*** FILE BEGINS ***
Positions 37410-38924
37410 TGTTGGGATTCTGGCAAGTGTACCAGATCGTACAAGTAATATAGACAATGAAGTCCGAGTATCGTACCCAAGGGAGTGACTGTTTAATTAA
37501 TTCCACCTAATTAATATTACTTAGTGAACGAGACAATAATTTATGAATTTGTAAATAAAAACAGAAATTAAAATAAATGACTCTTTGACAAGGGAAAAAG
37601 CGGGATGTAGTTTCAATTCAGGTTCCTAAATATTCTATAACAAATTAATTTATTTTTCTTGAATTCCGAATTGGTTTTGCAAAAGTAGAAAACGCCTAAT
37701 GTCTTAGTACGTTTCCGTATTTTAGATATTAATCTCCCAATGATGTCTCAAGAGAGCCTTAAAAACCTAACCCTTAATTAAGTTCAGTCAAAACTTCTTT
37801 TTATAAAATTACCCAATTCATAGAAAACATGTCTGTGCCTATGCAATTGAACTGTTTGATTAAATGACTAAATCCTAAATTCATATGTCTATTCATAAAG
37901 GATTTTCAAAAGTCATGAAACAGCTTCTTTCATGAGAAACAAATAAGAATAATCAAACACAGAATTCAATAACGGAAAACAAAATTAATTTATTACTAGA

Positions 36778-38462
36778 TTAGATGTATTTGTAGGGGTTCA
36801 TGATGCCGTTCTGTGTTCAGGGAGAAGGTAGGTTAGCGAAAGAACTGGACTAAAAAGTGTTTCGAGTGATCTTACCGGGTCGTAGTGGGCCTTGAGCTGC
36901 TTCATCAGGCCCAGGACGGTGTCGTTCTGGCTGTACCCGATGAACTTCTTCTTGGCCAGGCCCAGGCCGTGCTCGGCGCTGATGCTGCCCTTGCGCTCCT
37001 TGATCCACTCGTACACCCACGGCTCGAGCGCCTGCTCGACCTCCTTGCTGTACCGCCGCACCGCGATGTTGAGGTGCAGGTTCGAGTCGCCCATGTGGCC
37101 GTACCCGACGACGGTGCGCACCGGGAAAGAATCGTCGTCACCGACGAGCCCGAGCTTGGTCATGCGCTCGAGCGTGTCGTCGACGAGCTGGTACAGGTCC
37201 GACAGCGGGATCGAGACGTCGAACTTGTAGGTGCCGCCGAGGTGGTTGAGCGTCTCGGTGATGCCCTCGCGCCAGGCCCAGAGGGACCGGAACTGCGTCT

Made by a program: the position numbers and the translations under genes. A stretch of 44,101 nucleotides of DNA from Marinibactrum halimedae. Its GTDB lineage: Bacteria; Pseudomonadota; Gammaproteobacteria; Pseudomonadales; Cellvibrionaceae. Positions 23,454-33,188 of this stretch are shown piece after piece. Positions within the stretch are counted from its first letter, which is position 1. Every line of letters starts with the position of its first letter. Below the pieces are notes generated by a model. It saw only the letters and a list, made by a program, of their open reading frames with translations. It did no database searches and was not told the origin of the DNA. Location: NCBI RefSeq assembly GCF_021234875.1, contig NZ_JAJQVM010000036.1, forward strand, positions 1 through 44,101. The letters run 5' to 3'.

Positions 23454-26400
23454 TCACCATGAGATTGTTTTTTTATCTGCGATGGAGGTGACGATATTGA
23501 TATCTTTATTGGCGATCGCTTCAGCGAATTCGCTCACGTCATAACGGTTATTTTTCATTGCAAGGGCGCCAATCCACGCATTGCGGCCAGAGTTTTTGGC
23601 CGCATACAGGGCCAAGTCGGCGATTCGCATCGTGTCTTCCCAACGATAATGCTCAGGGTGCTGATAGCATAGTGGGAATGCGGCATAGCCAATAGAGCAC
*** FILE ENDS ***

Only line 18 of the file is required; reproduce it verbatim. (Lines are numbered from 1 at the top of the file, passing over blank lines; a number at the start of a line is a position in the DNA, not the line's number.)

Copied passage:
23501 TATCTTTATTGGCGATCGCTTCAGCGAATTCGCTCACGTCATAACGGTTATTTTTCATTGCAAGGGCGCCAATCCACGCATTGCGGCCAGAGTTTTTGGC